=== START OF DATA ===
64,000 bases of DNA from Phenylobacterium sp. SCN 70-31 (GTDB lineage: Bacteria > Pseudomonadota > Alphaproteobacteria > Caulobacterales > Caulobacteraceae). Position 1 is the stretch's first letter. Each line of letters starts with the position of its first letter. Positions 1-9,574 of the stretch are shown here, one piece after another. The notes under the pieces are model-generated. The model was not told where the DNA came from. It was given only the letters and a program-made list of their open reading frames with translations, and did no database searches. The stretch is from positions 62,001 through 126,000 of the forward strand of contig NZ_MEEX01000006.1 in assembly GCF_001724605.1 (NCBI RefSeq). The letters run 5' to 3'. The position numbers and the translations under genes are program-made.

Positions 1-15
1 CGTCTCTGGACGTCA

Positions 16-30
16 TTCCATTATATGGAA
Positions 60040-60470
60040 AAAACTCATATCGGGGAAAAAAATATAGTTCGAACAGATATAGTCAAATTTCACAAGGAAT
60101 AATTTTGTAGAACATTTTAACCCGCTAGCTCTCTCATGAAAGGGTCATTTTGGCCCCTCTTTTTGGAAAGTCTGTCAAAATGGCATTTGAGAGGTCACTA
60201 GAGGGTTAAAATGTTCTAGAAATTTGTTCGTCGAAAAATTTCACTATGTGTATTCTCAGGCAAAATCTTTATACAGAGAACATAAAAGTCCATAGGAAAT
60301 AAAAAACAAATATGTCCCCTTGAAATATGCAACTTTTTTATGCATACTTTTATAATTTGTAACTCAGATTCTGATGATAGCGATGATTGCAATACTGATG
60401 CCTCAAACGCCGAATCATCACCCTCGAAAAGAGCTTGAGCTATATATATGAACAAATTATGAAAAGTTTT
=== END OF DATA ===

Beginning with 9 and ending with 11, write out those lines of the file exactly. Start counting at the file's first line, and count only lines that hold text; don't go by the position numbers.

60201 GAGGGTTAAAATGTTCTAGAAATTTGTTCGTCGAAAAATTTCACTATGTGTATTCTCAGGCAAAATCTTTATACAGAGAACATAAAAGTCCATAGGAAAT
60301 AAAAAACAAATATGTCCCCTTGAAATATGCAACTTTTTTATGCATACTTTTATAATTTGTAACTCAGATTCTGATGATAGCGATGATTGCAATACTGATG
60401 CCTCAAACGCCGAATCATCACCCTCGAAAAGAGCTTGAGCTATATATATGAACAAATTATGAAAAGTTTT